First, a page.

Tennessee’s version of an elderly abuse law is gaining traction as it cleared the Senate this week, courtesy of Sen. Rusty Crowe (R). The goal is to put in place stronger safety mechanisms that will better protect the elderly and other adults with disabilities against abuse. If Senate Bill 1852 makes it over the remaining political hurdles, the punishments will be increased for those who abuse, exploit or neglect the disabled or elderly.

This will empower district attorneys’ efforts in prosecuting those crimes. It removes some of the challenging hurdles that have traditionally required extraordinary evidence, partly because the victims are often unable to testify on their own behalf due to dementia, Alzheimer’s or other disabilities.

Elder Abuse Statistics & Reporting

One big problem every state faces is the realization that many don’t report the abuse. The statistics reveal only one in 24 cases of elder abuse are even reported. This, according to the New York Elder Abuse Network, truly highlights the tragedy and much needed overhaul to every state’s laws.

New York’s laws have been on the books since 1995. The Elderly Abuse Education and Outreach Program was founded to provide resources, including education and outreach, for the public, but specifically to the state’s elderly and their caregivers. Recently, New York lawmakers laid aside $945,000 in order to keep the program available.

Because the elderly are at a higher risk of death, injury and illness, they’re far more likely to be victimized. In New York, more than 14 percent of seniors have experienced some type of elder abuse since turning 60.

While the changes to the various laws in Tennessee will help prosecutors, this state took it a step further with a statewide database, “Adult Abuse Registry”. This will require cities and counties to report those people who have been convicted of elder abuse and those in the healthcare sector are required to check the database prior to hiring an employee.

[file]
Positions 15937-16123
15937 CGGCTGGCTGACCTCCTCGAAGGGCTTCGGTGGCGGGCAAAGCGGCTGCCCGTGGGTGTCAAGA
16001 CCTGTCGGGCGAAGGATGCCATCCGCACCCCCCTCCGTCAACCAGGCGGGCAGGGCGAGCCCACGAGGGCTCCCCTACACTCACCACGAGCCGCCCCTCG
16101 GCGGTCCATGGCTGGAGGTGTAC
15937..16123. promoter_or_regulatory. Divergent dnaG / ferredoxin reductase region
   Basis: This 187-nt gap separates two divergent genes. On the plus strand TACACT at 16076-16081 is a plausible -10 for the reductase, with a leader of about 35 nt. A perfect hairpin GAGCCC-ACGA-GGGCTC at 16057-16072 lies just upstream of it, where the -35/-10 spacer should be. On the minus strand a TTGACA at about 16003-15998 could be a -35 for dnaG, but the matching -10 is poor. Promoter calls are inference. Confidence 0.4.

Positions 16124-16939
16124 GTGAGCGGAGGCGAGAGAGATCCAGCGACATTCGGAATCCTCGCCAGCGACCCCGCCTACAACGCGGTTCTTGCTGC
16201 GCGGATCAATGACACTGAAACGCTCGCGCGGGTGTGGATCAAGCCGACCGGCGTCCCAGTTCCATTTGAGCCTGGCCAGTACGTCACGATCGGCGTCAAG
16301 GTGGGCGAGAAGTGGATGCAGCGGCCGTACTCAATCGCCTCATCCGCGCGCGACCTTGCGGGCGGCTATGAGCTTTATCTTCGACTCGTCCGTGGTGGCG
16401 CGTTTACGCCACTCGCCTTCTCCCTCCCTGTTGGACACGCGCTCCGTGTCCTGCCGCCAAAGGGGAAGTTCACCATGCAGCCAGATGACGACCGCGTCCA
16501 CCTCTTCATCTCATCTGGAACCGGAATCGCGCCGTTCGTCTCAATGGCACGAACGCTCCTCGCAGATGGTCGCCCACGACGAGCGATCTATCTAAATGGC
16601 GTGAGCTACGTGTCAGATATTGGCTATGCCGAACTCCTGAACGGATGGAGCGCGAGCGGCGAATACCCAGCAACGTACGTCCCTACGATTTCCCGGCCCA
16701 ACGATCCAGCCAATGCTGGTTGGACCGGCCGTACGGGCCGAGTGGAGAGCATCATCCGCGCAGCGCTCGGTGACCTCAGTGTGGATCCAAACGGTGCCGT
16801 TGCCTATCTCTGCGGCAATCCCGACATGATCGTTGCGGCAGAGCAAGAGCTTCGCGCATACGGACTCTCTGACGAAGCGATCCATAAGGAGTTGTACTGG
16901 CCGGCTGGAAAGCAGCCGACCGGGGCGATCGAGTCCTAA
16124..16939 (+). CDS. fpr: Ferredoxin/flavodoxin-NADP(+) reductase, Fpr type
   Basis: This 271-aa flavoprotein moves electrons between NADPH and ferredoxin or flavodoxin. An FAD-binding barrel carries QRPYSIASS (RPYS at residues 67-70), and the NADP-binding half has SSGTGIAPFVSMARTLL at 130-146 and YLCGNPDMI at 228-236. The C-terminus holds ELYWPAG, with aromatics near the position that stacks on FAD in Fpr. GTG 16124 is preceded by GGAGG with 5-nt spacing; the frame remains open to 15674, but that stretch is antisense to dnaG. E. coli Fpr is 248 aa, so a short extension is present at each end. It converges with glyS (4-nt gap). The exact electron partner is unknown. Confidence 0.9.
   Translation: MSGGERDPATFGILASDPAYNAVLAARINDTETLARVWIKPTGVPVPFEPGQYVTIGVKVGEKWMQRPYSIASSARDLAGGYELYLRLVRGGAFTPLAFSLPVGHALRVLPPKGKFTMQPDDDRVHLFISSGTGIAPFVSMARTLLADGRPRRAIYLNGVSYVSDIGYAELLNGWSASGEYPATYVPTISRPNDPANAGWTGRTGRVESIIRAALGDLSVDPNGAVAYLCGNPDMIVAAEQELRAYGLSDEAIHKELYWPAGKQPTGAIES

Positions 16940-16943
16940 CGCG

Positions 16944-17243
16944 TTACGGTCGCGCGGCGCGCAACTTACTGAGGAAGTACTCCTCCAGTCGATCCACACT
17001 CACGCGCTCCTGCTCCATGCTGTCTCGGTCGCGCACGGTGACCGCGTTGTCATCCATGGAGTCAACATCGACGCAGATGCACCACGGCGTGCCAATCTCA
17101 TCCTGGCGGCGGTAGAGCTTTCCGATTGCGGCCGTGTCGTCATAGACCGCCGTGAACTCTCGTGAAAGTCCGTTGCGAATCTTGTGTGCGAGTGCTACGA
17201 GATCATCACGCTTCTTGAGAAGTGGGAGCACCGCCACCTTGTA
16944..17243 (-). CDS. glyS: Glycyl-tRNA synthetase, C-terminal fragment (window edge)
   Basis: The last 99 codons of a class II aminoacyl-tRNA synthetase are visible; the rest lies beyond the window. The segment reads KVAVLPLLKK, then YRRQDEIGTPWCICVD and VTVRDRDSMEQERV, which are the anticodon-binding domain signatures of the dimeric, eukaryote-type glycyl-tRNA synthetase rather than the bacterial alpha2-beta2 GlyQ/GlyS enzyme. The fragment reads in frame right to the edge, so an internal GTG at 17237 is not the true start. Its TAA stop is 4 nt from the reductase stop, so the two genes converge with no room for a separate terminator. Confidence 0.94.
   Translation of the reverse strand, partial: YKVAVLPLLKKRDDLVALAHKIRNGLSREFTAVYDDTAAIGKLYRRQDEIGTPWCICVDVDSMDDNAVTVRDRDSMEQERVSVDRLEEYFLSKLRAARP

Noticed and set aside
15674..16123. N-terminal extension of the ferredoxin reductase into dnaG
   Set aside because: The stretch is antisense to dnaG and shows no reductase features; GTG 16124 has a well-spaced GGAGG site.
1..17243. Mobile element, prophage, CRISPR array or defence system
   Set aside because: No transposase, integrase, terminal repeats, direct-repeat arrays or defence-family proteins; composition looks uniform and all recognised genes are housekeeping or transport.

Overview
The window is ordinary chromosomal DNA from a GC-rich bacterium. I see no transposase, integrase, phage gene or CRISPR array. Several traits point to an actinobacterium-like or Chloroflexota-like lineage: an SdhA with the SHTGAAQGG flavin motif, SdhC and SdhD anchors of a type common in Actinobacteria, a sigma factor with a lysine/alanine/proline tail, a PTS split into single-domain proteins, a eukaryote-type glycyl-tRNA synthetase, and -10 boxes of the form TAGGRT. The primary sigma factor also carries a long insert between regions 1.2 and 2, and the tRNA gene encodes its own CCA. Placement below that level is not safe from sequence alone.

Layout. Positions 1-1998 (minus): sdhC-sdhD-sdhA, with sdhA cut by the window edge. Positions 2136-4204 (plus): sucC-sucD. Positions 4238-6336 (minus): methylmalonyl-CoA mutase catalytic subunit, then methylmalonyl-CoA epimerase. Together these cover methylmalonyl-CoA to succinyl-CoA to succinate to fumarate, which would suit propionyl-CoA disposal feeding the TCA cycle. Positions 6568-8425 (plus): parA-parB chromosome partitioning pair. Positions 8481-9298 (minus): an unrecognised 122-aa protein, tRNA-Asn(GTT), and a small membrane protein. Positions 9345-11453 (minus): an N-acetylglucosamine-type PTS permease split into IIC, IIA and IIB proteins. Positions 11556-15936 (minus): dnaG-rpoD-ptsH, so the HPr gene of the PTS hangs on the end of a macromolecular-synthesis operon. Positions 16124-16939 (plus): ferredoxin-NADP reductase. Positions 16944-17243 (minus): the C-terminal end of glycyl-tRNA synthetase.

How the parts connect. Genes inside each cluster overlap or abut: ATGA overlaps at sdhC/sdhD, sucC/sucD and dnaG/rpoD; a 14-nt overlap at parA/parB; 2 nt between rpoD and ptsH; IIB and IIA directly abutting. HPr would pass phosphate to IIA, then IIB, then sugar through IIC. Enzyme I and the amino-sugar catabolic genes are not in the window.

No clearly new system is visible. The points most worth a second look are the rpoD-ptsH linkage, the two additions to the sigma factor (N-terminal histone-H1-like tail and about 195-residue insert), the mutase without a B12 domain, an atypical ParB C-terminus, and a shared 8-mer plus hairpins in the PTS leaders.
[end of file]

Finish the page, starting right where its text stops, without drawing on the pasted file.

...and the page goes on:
Every state has some form of reporting elder abuse, though typically, the mandatory aspect of those reports usually fall to medical providers, government agencies and mental health counselors.

Legal Protections

For many families, guardianships provide an additional level of security for their loved ones so that they’re less likely to be taken advantage of, especially from a financial perspective (elderly financial abuse is on the rise, as well). A guardianship can be used for health decisions, which means there are no legalities that prevent meeting with loved one’s doctor with the patient. This open line of communication is crucial as a physician can often spot signs of elder abuse that others miss. When guardianships or powers of attorney are in place, there’s no break in communication and loved ones are less vulnerable

One of the biggest problems, regardless of which state it is, are the startling statistics on who commits elder abuse. In New York financial abuse cases, more than one-third of the criminals are family members. It can be difficult for families to learn an elderly loved one has been abused, but it’s worse when they learn it’s their own family member. With legal protections in place, it can help ensure this type of abuse never occurs.

Need legal guidance for an elderly loved one? Our office can help put into place powers of attorney, guardianships and much more. Give us a call today for a free consultation.

The Law Offices of Barton P. Levine is a member of the American Academy of Estate Planning Attorneys.

Can You Probate Your Will Before You Die?

Apr 09, 2014  /  By: Barton P. Levine, Esq.  /  Category: Estate Planning, Probate, Wills

Probating your Will before your death often makes practical sense. By pre-probating your Will, you can avoid confusion about your Will, including whether it is your most recent Will and if you actually died with a written Will. You do not have to keep track of your Will and do not have to provide multiple sets of instructions to your loved ones about where they should keep your Will. If you can probate your Will before your death, your county clerk’s office or county recorder can index and record it for public retrieval. Not all county recorders, probate courts, or circuit courts (names for courts vary by jurisdiction) can probate your Will before you die. If your local rules allow you to pre-probate or register your will before your death, you may want to ask your probate attorney to do so or speak with he or she as to whether it is a good idea. If you draft a will, but your relatives or executor cannot locate it, you may be subject to your state’s intestacy statute. This means that the heirs to your estate are not established by your will. Instead, the succession laws applicable in your state establish them.